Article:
Presenting the 25th Anniversary concert of On A Winter’s Night from veteran singer-songwriters Christine Lavin, John Gorka, Cheryl Wheeler, Patty Larkin and Cliff Eberhardt. These are among the brightest stars of the singer-songwriter movement for the past three decades. In 1994 Christine Lavin gathered them together, along with Folk and Americana artists to showcase music of the Winter Season on the now classic On A Winter’s Night CD, followed by several years of touring collaborations. These artists have released dozens of recordings and toured steadily through the decades, with fond memories of their touring days together. Now in 2019-2020, the winter season is again celebrated by these unique performers, back together by popular demand.
The New Yorker calls her, “wildly entertaining.” The Orlando Sentinel calls her, “a FolkZinger.” She’s working on her 24th solo album. ASCAP awarded her book, Cold Pizza For Breakfast, the 43rd Annual Deems Taylor Award. Broadway stars Betty Buckley and Sutton Foster sing her songs. In April 2019 she was inducted into the Rochester NY Music Hall of Fame. When not making music, she makes videos. When not making videos, she bakes bread. But most of all she loves touring with musicians whose work she adores.
Hailed by Rolling Stone as “the leading singer-songwriter of the New Folk movement,” John Gorka is perhaps the quintessential singer-songwriter of the 90s Folk scene. Originally from New Jersey, John served an apprenticeship at Godfrey Daniels coffeehouse in Bethlehem, PA, then the Greenwich Village Fast Folk scene. Winning the prestigious New Folk award at the Kerrville Folk Festival, in 1984, he was then signed to Red House Records on which he released his landmark first of 17 recordings, I Know. The Boston Globe penned Gorka “for the sophisticated intelligence and the provocative originality of his songs.” Recent accolades include 2016’s Indie Acoustic Project’s Best Singer-Songwriter CD of the Year for Before Beginning (Red House Records). 2018 brought his latest release, and 14th of his career, True In Time (Compass Records).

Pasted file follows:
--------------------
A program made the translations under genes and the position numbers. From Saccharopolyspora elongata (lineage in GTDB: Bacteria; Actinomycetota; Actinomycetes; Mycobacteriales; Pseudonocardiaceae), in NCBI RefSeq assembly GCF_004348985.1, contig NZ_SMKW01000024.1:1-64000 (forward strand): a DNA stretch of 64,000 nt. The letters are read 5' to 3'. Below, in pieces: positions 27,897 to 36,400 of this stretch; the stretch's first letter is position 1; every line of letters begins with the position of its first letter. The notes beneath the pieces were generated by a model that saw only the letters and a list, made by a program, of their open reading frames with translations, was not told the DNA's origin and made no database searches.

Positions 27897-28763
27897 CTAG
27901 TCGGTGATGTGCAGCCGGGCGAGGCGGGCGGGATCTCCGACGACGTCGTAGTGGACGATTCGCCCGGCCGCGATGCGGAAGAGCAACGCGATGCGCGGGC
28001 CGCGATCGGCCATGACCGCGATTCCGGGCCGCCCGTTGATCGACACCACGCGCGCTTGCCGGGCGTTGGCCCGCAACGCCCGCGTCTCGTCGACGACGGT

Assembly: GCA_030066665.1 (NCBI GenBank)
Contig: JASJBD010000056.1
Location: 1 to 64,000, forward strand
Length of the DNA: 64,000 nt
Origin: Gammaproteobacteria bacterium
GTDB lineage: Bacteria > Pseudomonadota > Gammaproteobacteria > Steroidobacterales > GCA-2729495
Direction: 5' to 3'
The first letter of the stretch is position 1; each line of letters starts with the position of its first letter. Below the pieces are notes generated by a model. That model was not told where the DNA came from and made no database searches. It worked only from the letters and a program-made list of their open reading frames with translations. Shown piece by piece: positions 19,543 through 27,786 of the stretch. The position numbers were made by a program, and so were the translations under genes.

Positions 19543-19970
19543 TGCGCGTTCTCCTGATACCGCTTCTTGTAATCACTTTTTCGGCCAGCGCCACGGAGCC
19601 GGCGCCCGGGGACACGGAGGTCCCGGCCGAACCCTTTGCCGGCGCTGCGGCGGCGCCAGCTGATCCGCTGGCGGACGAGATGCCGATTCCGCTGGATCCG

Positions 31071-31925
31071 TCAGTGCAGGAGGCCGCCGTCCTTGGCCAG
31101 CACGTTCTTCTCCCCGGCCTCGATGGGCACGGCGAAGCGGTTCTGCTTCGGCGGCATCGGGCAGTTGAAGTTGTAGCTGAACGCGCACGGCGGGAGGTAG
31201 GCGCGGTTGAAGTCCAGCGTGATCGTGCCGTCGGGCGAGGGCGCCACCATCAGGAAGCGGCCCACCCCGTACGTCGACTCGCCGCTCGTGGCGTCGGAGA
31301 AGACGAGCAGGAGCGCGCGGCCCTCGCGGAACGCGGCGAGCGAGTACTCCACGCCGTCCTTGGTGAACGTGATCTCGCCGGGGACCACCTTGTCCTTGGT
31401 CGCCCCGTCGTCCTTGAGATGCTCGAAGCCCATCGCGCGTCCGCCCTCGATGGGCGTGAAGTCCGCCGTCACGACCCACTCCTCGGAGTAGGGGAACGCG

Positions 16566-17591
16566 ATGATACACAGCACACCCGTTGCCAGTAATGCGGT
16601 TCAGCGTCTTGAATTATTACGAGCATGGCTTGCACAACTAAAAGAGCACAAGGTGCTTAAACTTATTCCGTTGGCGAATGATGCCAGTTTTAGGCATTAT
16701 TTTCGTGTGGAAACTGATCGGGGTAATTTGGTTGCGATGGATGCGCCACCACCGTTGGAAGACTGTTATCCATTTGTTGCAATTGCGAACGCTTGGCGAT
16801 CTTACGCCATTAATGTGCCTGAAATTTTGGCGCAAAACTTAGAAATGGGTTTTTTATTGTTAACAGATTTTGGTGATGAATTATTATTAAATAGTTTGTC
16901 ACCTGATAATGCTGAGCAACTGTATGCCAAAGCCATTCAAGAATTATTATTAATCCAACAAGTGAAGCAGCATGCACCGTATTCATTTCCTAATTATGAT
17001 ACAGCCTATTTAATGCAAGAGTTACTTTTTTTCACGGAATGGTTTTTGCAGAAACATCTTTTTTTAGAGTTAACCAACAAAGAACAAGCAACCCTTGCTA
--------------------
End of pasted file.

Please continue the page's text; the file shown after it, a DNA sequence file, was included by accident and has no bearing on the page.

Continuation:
Brilliant, hysterical performances and beautifully crafted songs, Cheryl Wheeler truly needs to be seen to be appreciated. Nothing you read in print, or anything you hear on her albums prepares you for how good a performer she is. You may not be familiar with Cheryl, but you have probably heard her music. Highly respected as a songwriter by her peers, Wheeler’s songs have been covered by artists like Dan Seals, Peter, Paul and Mary, Kenny Loggins, Garth Brooks, Suzy Boggus, Melanie, Bette Midler, Maura O’Connell, Sylvia, Kathy Mattea, and Holly Near. “Strong poetry, complex melodies, clever wit.” (Singout!)
She redefines the boundaries of Folk-urban Pop music with her inventive guitar wizardry and uncompromising lyrics and vocals. Acoustic Guitar Magazine hails her, “soundscape experiments” while Rolling Stone praises her, “evocative and sonic shading.” She has been described as, “riveting” (Chicago Tribune), “hypnotic” (Entertainment Weekly), and a “drop-dead brilliant” performer (Performing Songwriter). Recently an Artist-in-Residence at Berklee College of Music – and now on the faculty at Fine Arts Work Center – Larkin reflects, “I have been energized by the poets, writers and artists I have met while teaching, and find myself on a journey to break down some of the predictable pathways that songs can travel.” Her 14th CD, Bird In A Cage, is currently in production.
One of the most original songsmiths currently on tour, Eberhardt is a highly intelligent, articulate artist whose penetrating and profound lyrics are sometimes overshadowed by his extraordinary guitar playing. Upon close listening, the Philadelphia-born singer’s gift for the English language is abundantly clear. The words that tumble from his mouth are framed by a raspy yet deeply elegant voice. Like John Hammond and Richie Havens, Eberhardt continues to carry the torch for traditional and contemporary Folk music through his strong live shows. Whether he’s out on tour solo or with a small band, Eberhardt’s guitar playing, singing, and original Folk songs and blues make for a compelling, thought-filled, emotional roller coaster of a concert.
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